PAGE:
Nation, the Stanford University professor, said that the COVID Act Now model projects that because California has imposed an aggressive stay-home order, the projection of potential deaths is likely to drop from 500,000 — if it had imposed no restrictions — to 18,000 predicted now.

“I know it’s not easy to give people bad news,’’ he said. “But the cost of this happy talk is going to be a couple million lives in the U.S.”

Another model, prepared by The Laboratory for the Modeling of Biological and Socio-technical Systems at Northeastern University, provided TIME with access to 100 of the different coronavirus scenarios it generated for the Centers for Disease Control and Prevention.

The Northeastern model shows that even with a very high degree of infection surveillance and government intervention, South Florida remains a hotspot for cases in the country. With a moderate or low degree, Florida still glows orange on the nationwide map.

In addition to coronavirus test results, DeSantis said the state is also monitoring emergency room admissions for people with symptoms of the virus, which include fever, coughing and shortness of breath.

It’s not clear whether the state is looking at yet another source of data, which is showing that Florida is experiencing a dramatic spike in fevers, one of the earliest symptoms of COVID-19.

Kinsa Health, which makes Internet-connected thermometers, said its real-time data indicates that the problem might be much worse in Florida than the test results indicate.

“Related to other states, Florida is a class of its own,’’ the company’s data scientist told the Times/Herald last week.

When asked directly on Saturday whether state officials had seen [Gov. Ron DeSantis said d]Kinsa’s data, DeSantis and state Surgeon General Scott Rivkees did not answer the question. They instead touted the state’s testing and hospital numbers.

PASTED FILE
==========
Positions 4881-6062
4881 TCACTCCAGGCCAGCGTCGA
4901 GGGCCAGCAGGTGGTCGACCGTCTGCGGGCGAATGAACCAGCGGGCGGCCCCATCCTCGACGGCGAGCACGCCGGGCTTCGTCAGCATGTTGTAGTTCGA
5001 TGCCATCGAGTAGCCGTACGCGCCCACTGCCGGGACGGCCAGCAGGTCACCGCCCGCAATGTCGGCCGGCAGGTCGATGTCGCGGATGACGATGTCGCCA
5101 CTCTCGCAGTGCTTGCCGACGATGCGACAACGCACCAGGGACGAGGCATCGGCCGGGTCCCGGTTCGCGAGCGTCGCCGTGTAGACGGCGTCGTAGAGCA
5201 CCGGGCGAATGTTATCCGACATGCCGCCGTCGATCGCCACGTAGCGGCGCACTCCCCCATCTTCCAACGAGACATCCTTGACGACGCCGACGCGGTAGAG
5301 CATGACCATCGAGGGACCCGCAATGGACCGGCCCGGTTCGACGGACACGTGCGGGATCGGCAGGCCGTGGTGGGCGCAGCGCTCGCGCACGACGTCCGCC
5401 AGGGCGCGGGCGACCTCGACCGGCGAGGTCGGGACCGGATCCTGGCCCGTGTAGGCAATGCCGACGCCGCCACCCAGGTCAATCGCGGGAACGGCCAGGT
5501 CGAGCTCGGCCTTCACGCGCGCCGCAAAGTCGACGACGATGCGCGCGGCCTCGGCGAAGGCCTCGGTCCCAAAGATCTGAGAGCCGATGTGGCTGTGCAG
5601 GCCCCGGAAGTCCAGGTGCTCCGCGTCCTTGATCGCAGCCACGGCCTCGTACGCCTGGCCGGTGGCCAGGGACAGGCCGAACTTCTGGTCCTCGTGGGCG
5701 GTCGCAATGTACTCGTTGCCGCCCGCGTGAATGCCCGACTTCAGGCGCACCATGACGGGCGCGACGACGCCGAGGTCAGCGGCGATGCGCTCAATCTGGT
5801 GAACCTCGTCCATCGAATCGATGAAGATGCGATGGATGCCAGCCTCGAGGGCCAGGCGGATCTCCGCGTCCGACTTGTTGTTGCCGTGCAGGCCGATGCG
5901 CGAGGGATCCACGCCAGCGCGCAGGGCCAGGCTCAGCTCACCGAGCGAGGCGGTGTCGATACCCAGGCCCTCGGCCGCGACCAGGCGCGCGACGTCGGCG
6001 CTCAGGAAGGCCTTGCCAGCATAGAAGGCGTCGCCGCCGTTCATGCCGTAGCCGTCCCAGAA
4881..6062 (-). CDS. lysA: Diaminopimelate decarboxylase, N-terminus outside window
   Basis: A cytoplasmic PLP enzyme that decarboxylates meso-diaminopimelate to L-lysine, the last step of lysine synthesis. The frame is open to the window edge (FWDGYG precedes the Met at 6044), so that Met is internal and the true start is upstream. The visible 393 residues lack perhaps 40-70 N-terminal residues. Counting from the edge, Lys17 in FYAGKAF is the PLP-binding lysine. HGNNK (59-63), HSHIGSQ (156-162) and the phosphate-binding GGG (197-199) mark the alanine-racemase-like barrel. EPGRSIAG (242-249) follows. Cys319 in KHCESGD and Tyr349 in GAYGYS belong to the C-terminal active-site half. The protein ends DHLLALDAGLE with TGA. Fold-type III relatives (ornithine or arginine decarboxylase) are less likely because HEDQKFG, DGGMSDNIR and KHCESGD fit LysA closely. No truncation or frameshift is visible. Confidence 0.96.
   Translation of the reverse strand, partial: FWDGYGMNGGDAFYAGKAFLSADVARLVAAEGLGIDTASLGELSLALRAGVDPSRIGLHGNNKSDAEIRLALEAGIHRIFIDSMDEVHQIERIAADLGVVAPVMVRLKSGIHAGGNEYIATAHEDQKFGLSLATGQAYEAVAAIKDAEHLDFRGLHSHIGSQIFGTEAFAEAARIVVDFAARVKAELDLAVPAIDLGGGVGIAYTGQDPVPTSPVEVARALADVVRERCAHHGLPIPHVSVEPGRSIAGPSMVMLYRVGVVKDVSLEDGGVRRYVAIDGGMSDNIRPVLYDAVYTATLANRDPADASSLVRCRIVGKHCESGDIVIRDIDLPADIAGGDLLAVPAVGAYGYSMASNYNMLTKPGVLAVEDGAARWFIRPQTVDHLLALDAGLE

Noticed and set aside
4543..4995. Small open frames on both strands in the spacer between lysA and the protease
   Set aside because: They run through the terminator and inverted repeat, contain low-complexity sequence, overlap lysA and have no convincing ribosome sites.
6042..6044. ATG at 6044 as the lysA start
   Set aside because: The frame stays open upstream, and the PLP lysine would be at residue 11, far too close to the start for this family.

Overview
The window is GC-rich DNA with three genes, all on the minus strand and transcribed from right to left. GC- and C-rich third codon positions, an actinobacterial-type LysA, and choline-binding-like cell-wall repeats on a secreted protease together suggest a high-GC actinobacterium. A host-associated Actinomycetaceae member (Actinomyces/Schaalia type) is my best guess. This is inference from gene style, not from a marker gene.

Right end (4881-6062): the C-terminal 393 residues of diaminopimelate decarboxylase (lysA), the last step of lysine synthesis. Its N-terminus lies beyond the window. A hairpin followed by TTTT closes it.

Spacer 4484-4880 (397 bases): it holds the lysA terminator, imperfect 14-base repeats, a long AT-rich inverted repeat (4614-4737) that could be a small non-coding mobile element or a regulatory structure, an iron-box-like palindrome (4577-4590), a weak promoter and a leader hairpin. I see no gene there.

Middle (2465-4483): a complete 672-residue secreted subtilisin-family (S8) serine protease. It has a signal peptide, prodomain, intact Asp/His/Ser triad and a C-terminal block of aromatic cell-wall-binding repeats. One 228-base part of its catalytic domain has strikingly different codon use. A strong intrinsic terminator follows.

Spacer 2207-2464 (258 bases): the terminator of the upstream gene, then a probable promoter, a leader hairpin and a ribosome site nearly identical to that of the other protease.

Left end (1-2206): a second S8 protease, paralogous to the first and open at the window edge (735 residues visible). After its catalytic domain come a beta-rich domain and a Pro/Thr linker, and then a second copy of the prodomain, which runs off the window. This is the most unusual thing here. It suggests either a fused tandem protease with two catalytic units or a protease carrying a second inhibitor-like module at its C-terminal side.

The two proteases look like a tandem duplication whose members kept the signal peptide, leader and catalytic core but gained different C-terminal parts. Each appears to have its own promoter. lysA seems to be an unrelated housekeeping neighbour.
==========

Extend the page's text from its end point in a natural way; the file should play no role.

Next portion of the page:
”The most important data we’re looking at is the testing,” Rivkees said Saturday.

Hospital data, which the state released for the first time Sunday, showed 181 people have been admitted to the hospital because of complications from COVID-19 in every major metropolitan area of the state.

Lipsitch and others say that because it usually takes about two weeks for someone with an infection to be hospitalized, the numbers signal that there is growing transmission in those communities. “Expect it to be double in a week or so and then worse in another week,” Lipsitch said.

If DeSantis fails to impose a stay-home order, local officials say they are prepared to act on their own.

On Monday, Miami Mayor Francis Suarez called for an emergency meeting for Wednesday to discuss what’s needed for a mandatory “shelter-in-place” order and a curfew.

St. Petersburg Mayor Rick Kriseman urged DeSantis to “mitigate inconsistencies and confusion by ordering Floridians to ‘stay at home’ as soon as possible.” But, he said, if the governor refuses, “St. Petersburg and municipalities across the state are likely to move forward on their own.”

Miami Herald staff writer Ben Conarck contributed to this report.